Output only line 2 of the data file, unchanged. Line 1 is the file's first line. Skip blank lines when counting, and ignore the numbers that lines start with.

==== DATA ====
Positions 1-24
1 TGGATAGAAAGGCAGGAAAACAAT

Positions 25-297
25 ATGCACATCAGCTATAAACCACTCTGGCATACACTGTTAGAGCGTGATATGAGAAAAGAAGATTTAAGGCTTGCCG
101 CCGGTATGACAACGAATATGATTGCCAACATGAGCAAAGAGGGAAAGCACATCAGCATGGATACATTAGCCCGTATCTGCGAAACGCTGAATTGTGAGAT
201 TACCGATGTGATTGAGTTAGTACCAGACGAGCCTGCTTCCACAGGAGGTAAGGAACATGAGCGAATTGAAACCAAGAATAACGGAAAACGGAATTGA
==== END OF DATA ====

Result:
1 TGGATAGAAAGGCAGGAAAACAAT